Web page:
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munity. There are at least 1.931 school health units activities were conducted by primary schools within the WSLIC-2 implementation areas. One of the activities is eradication of worm disease. The benefit of additional access to water supply has been enjoyed in 5 provinces, ie. West Sumatra, South Sumatra, Bangka Belitung, East Java and NTB. The provinces of West Java and South Sulawesi joined WSLIC-2 only in 2005, and West Sulawesi will start implementation in 2006. Thus the three provinces haven't had the benefit of additional water supply. WSLIC-2 is implementaion sites are scattered in 8 provinces, 35 districts, and 2.300 villages of the country. Future Plan In 2006 WSLIC-2 plans an implementation in 610 villages. These villages are scattered in 8 provinces and 35 kabupatens. In the future WSLIC-2 will strengthen health and sanitation related activities through hygiene behaviour changes within the community and the schools. This is one of the follow up actions as recommended by WSLIC-2 supervision mission VIII conducted last June. The management also emphasized post construction activities in order to maintain sustaianbility. Local institutions from sub districts to district even the provincial levels are to be promoted to take a more active participation. WSLIC-2 management have taken several policies. The guidebook on CWP formulation has been revised. Sanitation related activities must be clearly reflected in the community developed CWP. There must be integration between saniattion activities at schools and in the community. The CWP developed by the community must include water supply service covering at least 80 percent of the local families. And the community shall have to plan when 100 percent toilet use will be achieved. Now it is already available the Catalogue of Sanitation Option and sanitation flash cards. With this book several choices of toilet technologies are presented. With this communication media the CFT (community facilitator team) can facilitate the community the choose the most suitable toilet technology according to the wishes and financial capacity. The choices covers the simplest, ie. one that is prepared by the community itself till the most sophistiSOURCE:EXCLUSIVE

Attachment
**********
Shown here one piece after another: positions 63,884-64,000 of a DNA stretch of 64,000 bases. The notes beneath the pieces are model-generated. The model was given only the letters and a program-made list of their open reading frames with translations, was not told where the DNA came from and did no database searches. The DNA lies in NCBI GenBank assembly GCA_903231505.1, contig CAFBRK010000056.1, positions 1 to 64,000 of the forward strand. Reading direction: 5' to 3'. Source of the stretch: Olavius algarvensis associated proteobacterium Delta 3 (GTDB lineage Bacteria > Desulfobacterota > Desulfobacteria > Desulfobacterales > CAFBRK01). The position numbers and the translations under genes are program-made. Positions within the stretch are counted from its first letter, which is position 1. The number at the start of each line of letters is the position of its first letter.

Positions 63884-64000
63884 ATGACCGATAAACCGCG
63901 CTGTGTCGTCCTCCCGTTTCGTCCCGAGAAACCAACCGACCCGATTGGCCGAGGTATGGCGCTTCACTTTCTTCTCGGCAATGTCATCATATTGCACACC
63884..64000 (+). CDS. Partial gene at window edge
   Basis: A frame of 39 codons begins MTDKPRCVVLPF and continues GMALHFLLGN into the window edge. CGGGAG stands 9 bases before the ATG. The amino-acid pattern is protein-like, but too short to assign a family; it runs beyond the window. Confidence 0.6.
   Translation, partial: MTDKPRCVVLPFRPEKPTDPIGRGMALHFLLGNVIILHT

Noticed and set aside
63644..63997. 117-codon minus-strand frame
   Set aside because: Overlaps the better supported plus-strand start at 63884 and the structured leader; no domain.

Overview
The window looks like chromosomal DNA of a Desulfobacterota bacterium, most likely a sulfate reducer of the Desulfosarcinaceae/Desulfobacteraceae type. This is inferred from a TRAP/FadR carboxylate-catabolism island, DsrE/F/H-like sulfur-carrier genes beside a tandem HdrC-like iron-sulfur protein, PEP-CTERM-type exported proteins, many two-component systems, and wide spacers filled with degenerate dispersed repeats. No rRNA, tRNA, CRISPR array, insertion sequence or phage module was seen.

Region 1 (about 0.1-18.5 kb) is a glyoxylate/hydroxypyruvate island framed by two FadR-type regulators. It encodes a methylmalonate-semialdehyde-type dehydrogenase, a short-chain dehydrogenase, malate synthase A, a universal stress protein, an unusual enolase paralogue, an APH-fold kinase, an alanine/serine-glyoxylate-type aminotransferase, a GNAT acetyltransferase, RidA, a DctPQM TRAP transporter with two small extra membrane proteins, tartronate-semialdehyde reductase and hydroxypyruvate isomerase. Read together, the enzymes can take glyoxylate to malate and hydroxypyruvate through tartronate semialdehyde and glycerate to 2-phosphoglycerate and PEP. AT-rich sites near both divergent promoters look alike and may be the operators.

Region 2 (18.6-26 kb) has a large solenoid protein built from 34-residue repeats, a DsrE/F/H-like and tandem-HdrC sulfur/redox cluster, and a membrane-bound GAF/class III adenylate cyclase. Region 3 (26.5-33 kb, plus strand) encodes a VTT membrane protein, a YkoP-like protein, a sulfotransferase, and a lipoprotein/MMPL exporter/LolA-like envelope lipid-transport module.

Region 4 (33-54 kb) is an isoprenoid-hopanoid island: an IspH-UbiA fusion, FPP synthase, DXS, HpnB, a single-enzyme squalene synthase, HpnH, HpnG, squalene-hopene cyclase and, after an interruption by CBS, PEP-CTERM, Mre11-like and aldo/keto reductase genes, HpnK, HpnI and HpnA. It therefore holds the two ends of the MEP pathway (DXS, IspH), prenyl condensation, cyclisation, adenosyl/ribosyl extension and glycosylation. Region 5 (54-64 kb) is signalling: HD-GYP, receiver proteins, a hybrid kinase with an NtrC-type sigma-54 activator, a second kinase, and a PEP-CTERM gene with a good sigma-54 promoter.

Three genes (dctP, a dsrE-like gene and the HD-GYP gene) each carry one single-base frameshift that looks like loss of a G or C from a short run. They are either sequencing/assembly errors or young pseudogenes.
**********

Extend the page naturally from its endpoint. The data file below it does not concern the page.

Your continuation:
cated ones that are sold in the store. Puskesmas (Community Health Centre) and its sanitarian will be provided for with budget allocation for promotional and facilitation activities. A capacity improvement programme for the sanitarians will be made covering the subjects on MPA-PHAST, Sanitation Clinic, CLTS and PKA. Specifically for Puskesman chief physician an orientation training on sanitation clinic approach. In WSLIC-2 implementation sites an integration of water supply and sanitation will be tried through the sanitation Clinic. In CFT training and refresher course, the focus on sanitation will be more emphasized. To increase the intensity of health and hygiene development related activities in school as well in the community a national level workshop on Exit Strategy for School Health Activity Unit and Community Hygiene behaviour will be conducted. This activity will be followed up at the kabupaten level for dissemination and teacher orientation. Kecamatan level personnel shall be improved to support hygiene behaviour programme in schools (as post construction package). Support to the activity will also be developed through promotion media development, from the national, provincial and district levels. CLTS (Community-Led Total Sanitation) field trials have been undertaken in several WSLIC-2 and non WSLIC-2 districts and have proven satisfactory. CLTS approach will be taken into WSLIC-2 implementation. For this purpose a series of CLTS training workshops will be conducted for provincial and district level facilitators and an orientation for sub district level facilitators. In villages, the implementation will be oriented to CLTS facilitation. Through CLTS approach, hopefully, a significant change to the habit of defecating in the open will take place. Hopefully. (Hartono Karyatin,
Media & Communictions Specialist WSLIC-2)

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Ir. Zainal L. Nampira, Chairman of CPMU WSLIC-2

Changes Cannot Be Identified From Physical Aspect Only